Budget deadline to complicate coalition talks

Once seated, government has just 45 days to solve nation’s financial issues; outstanding issues include budget, Tal Law.

By
January 24, 2013 02:03
2 minute read.
Likud MK Reuven Rivlin

Likud MK Reuven Rivlin. (photo credit: Marc Israel Sellem / The Jerusalem Post)

 
X

Dear Reader,
As you can imagine, more people are reading The Jerusalem Post than ever before. Nevertheless, traditional business models are no longer sustainable and high-quality publications, like ours, are being forced to look for new ways to keep going. Unlike many other news organizations, we have not put up a paywall. We want to keep our journalism open and accessible and be able to keep providing you with news and analyses from the frontlines of Israel, the Middle East and the Jewish World.

As one of our loyal readers, we ask you to be our partner.

For $5 a month you will receive access to the following:

  • A user experience almost completely free of ads
  • Access to our Premium Section
  • Content from the award-winning Jerusalem Report and our monthly magazine to learn Hebrew - Ivrit
  • A brand new ePaper featuring the daily newspaper as it appears in print in Israel

Help us grow and continue telling Israel’s story to the world.

Thank you,

Ronit Hasin-Hochman, CEO, Jerusalem Post Group
Yaakov Katz, Editor-in-Chief

UPGRADE YOUR JPOST EXPERIENCE FOR 5$ PER MONTH Show me later Don't show it again

Putting a government together is hard enough, but the freshly elected Knesset faces an additional challenge: passing a budget.

Normally, a new Knesset isn’t tasked with passing a budget right away – because it is already working with the budget passed in the previous year by the last Knesset – and has until the end of the calendar year to put a new budget together.

Be the first to know - Join our Facebook page.


But because the last government failed to pass a budget for 2013, which was the issue that led to early elections to begin with, the requirements are different.

By law, the government has only 45 days from the time it is seated to pass the year’s budget; otherwise, new elections are called and the process starts all over again.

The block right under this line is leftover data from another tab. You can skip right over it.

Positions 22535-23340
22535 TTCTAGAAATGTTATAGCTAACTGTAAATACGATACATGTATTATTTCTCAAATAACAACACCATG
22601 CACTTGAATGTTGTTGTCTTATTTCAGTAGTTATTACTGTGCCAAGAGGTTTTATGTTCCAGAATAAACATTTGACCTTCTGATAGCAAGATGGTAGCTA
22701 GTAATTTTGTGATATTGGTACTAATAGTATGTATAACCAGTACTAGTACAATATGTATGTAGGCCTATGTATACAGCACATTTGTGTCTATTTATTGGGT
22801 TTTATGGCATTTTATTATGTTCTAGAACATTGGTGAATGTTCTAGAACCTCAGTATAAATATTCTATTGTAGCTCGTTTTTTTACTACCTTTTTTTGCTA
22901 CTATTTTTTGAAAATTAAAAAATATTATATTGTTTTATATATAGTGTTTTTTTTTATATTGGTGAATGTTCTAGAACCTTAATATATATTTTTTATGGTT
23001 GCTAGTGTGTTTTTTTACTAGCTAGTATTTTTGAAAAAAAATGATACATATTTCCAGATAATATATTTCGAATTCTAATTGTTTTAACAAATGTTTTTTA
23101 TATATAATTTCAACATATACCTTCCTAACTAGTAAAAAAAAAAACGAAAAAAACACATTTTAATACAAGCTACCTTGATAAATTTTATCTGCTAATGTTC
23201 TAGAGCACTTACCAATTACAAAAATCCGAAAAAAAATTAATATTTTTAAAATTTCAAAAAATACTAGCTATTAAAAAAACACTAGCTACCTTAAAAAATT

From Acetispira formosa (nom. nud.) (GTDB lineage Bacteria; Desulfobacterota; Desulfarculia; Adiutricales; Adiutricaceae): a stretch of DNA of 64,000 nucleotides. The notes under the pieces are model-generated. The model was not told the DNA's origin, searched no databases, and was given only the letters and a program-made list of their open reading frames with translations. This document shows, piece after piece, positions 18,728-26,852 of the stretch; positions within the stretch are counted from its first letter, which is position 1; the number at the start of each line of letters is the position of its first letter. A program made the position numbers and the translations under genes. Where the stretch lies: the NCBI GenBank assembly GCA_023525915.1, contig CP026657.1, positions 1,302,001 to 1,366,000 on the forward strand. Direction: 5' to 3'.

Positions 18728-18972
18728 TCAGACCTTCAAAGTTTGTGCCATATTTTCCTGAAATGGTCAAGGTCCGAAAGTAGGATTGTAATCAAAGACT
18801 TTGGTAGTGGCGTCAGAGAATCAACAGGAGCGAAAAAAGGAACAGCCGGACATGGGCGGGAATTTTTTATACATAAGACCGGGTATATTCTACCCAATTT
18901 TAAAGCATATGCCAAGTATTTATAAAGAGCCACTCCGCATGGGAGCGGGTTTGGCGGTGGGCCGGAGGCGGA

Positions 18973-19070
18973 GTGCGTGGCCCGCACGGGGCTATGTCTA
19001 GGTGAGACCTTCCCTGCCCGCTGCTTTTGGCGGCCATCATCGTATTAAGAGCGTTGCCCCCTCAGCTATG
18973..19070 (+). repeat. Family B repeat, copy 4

Speaking to Israel Radio on Election Day, Knesset Speaker Reuven Rivlin said the parties would have to form a strong coalition to ensure that new elections aren’t required.

He noted, pessimistically, that in addition to solving the budget crisis, they would also have to work out their differences vis-a-vis a replacement for the “Tal Law,” which deals with haredi enlistment into the military and civilian service, and the diplomatic process with the Palestinians.

“Usually there’s a longer period of time. Here they don’t have that luxury. They have to decide on very big things very quickly,” Finance Committee spokesman Eyal Katzir explained.



Complicating matters further, Israel has a spending law which limits how much its overall budget can go up from year to year. The last government overshot that target by about NIS 15 billion, meaning that the starting point of the budget is already in overdraft and must be cut.

A Wednesday report in Yediot Aharonot also said that an unreleased Bank of Israel document on the budget explicitly called for further cuts and tax increases to bring the deficit in line as well.

Some analysts say the election’s new political realities portend a good outcome for the budget.

“The makeup of the budgetary cuts and their effects on the various classes will be determined by the partners in the new coalition,” said Ofer Klein, head of the Economics and Research Department in Harel Insurance and Finance.

“The strengthening of the Center parties increases the chances of changing the budget to a more pro-growth one,” he continued, adding that he didn’t believe a far-Right or far-Left coalition was likely.

Ronen Mizrahi, the director of investment strategy at Mizrahi-Tefahot Bank, said that international investors will also be paying careful attention to Israel’s budgetary process.

“The diplomatic, social and economy lines that [the new government] adopts will be closely monitored by foreign investors,” he said. “In particular, elections were moved up over a budgetary deterioration, so this is the first and immediate issue for which we will have to find an appropriate solution.”

But until a budget does pass, there will be consequences on the ground as well.

Unlike the United States, where failure to pass or extend a budget with a continuing resolution shuts down government operations, Israel has an automatic mechanism that kicks in. Ministries are forced to work on a monthly budget, equivalent to a 12th of their annual allotment from the previous years.

Not only are ministries prevented from embarking on new projects until the new budget passes, but they are also forced to work with one month’s worth of money at a time, a situation that can severely curtail their operations and make the government less efficient overall.

Related Content

The Teva Pharmaceutical Industries
April 30, 2015
Teva doubles down on Mylan, despite rejection

By GLOBES, NIV ELIS